Participants and procedure Well-established electronics and appliance stores were selected in order to sample for respondents. A total of 320 hand-delivered surveys were distributed to consumers outside Technomart and Etland in Seoul, South Korea. Etland is the number one store and Technomart is the second one by sales volume in the capital city of South Korea. Respondents who had recently purchased energy-saving products (e.g. bulbs, air conditioners, TV, fridges, and washing machines) were selected into the sample. In each case, the primary shopper was asked to ll out the survey instrument. 218 surveys were returned, representing a response rate of 68.1 per cent. Due to missing information and inadequate responses, a total of 202 usable questionnaires were obtained. Participants were 72 males and 130 females ranging in age from 26 to 57 years with a mean age of 41.3 years (s.d. 7.14). In terms of gender distribution, the proportion of women in our sample (64.3 per cent) was found to be higher than the corresponding proportion in the nationwide population (51 per cent). This is reective of the South Korean context where shopping on behalf of the household is still done more by women than by men. In total 37 percent of participants indicated that their gross income was less than $30,000, 46 percent between $30,000 and $50,000, 13 percent more than $50,000 and for 4 percent of the respondents these data were missing. The distribution of highest educational level attained showed 24 percent had completed high school, 68 percent had completed a college or university degree, and 8 percent had attained a master or doctoral degree. Response bias was also examined using the method proposed by Armstrong and Overton (1977). One viable check for non-response bias is to split the sample into early (n 126) and late respondents (n 76). Both comparisons showed that the subjects demographic proles were similar, and that ratings on various measures included in the study were statistically similar. Thus, we are reasonably assured that the data set used in this study is not biased. Measures All constructs were measured via ve-point Likert scales mainly because this type of scale has been shown to be robust even in non-US cultural settings (Flaskerud, 1988). The six 464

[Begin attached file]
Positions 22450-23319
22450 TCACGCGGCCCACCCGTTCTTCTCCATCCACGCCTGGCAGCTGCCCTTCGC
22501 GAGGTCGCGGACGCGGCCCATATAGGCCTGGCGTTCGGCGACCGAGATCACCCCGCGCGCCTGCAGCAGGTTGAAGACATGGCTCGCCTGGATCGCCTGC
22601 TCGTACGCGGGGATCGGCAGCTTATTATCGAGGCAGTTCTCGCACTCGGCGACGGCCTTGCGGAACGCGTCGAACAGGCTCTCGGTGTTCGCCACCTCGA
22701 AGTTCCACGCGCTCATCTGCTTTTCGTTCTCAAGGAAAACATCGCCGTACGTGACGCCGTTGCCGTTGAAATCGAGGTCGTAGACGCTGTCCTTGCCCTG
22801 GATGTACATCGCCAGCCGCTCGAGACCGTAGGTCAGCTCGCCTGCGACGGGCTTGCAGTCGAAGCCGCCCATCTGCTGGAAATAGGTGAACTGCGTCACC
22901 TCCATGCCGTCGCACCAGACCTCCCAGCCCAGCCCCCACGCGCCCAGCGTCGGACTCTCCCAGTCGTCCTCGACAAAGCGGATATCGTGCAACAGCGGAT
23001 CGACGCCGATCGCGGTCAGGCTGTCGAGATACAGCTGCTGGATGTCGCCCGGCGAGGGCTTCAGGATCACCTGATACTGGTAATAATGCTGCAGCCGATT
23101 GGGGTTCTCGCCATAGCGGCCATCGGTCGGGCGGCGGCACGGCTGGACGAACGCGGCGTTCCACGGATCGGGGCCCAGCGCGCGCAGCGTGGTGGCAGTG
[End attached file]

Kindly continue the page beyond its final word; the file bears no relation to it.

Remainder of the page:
constructs measured were the following: knowledge [with four items adapted from Bang et al. (2000) and Tanner and Kast (2003)]; belief [with three items adapted from Bang et al. (2000) and Mainieri et al. (1997)]; condence [with three items adapted from Tanner and Kast (2003)]; environmental awareness [with three items adapted from Grob (1995)]; subjective norm [with four items adapted from Tanner and lander (2006)]; and Kast (2003) and Thgersen and O attitude [with four items adapted from Tanner and Kast (2003)]. To measure consumer attitude toward energy-saving products, measurement scales for eagerness and behavioral intention were developed based on the guidelines suggested by Churchill (1979). We rst conducted in-depth discussions with 27 shoppers to generate the initial pool of scale items (these individuals were different from those who participated in the main study). Two academic researchers then evaluated this pool of items for face validity. Based on their feedback, several items were deleted or modied. We then conducted a focus group study with 14 shoppers. Inputs from these respondents were used to further rene and modify the nal items. Based on these procedures, we ended up with a threeitem scale for eagerness and a two-item measure for behavioral intentions.